Kuralai Saiga Craft Embroidery Project

Saiga embroidery project

The Kuralai Alternative Livelihood project in Uzbekistan celebrates local women who are creating beautiful traditionally embroidered bags to help save saigas.

Kuralai means ‘Baby Saiga’ in Uzbek. The Kuralai embroidery project empowers women in the region, offering them training and support and enabling them to have an alternative source of income.

In remote regions of Uzbekistan high unemployment and few job opportunities mean that poaching saiga for their meat and horn can become an attractive option. With saiga meat a cheap option in local markets, women will often buy saiga meat instead of beef or mutton. Saiga horns are also known as ling yang (羚羊) and used in Traditional Chinese Medicine.

Our embroidery projects give women the opportunity to learn new skills in sewing as well as business and marketing, ensuring this enterprise continues in the long-term. The potential to earn a sustainable wage and provide a consistent income to the family home will enable women to purchase more expensive meat, hence stopping the demand for saiga poaching.

Combining embroidery and business training with information on saiga conservation means that the women act as multipliers of the conservation message and deter male family members from becoming poachers.

Saiga Near the Embroidery Project

The population of saiga antelope in the Ustyurt region at present amounts to no more than seven percent of its form size in the middle of the last century. In the 1980s, the saiga population reached 200,000 individuals, but sadly its population now stands at only around 4,500 individuals.

The saiga population in the Ustyurt region is under threat from several sources. Male saigas are aggressively hunted for their valuable translucent amber horn, which is used in Traditional Chinese Medicine. Locally, saiga meat is often eaten as it is cheaper than other meat such as mutton.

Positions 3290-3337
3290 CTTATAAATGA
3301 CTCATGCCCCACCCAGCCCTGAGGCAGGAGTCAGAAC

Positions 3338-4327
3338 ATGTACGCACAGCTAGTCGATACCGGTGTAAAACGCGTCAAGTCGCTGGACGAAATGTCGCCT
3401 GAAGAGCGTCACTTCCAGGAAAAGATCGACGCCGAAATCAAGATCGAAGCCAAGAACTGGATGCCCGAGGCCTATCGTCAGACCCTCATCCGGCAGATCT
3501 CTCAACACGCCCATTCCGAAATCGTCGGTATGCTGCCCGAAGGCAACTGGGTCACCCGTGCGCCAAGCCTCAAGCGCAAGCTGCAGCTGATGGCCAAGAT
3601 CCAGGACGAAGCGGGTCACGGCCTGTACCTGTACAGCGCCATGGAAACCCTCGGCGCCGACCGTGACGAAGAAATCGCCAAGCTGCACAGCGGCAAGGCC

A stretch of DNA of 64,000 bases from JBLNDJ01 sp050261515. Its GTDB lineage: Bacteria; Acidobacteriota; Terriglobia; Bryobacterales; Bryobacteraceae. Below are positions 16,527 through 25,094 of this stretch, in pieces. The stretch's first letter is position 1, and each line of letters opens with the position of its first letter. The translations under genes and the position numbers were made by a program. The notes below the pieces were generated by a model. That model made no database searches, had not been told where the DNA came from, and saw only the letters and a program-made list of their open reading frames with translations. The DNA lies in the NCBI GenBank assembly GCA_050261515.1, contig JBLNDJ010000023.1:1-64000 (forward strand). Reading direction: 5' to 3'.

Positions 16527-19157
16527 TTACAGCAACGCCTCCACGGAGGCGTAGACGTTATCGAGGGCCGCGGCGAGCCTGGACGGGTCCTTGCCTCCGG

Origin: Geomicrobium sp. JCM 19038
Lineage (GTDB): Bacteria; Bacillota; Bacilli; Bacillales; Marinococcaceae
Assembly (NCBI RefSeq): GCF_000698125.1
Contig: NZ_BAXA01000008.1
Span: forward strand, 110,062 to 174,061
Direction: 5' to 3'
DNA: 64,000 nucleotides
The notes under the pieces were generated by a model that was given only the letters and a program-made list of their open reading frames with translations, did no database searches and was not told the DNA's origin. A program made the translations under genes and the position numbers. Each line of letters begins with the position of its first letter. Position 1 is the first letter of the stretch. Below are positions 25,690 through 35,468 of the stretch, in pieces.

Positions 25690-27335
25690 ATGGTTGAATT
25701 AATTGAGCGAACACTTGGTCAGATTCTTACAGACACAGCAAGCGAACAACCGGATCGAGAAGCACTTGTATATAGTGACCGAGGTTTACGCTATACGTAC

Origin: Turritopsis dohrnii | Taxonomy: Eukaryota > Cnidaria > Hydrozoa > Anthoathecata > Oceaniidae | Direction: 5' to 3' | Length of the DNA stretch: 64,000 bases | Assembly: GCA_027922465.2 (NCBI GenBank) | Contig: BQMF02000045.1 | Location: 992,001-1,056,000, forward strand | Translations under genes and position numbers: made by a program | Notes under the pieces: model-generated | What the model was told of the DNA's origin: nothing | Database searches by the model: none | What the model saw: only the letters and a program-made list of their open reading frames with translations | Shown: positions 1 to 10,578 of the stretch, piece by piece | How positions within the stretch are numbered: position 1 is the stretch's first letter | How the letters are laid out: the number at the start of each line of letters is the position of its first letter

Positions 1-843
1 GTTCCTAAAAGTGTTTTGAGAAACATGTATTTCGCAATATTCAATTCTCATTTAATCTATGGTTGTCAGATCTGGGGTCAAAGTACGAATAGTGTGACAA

A new fence which spans the entire border between Uzbekistan and Kazakhstan cuts across saiga migration routes, hindering free access to traditional birthing and breeding grounds, and providing easy access to migratory saigas for poachers.

Industrial development also hinders access to traditional migration routes hence to grazing, breeding and birthing grounds and has a definite impact on saigas due to physical destruction of habitats; gas pipelines and road networks occupy or can potentially occupy natural habitats. Development of oil and gas deposits may have an extremely negative influence on the quality of the environment if effective exploration planning and environmental impact assessments are not carried out.

In addition to physical destruction, one of the most important threats posed by industrial development is habitat fragmentation. The network of roads and pipelines can divide the plateau into smaller areas and may also serve as barriers to migrating saigas.

Any construction is a potential source of disturbance to wildlife. Development activities concentrated around important habitats, for example, birthing grounds of migrating saigas may deter animals from accessing them and impel them to look for new, often less-suitable sites. Development activity may also cause accidental or deliberate death of wild animals. For example, the construction of a road network is a strong cause of animal mortality. Similarly, saiga often die in trenches during the construction of gas pipelines. The development of oil-and-gas deposits potentially threatens saigas food sources around the development sites.

Exploratory drilling is taking place in the immediate habitats of saiga and other endangered species on the Ustyurt Plateau. Further expansion of gas production will inevitably result in the loss of suitable habitats, and degradation of soil and vegetative cover on drilling sites and around gas pipeline construction. Indirectly, biodiversity of the region may be subjected to degradation through an environmental chain of groundwater and air pollution due to construction and operation of gas deposits and gas pipelines.

Watch a short clip about the project here: https://youtu.be/c_RKc44o1Ow

Visit our shop here: http://saiga-conservation.org/adopt-a-saiga/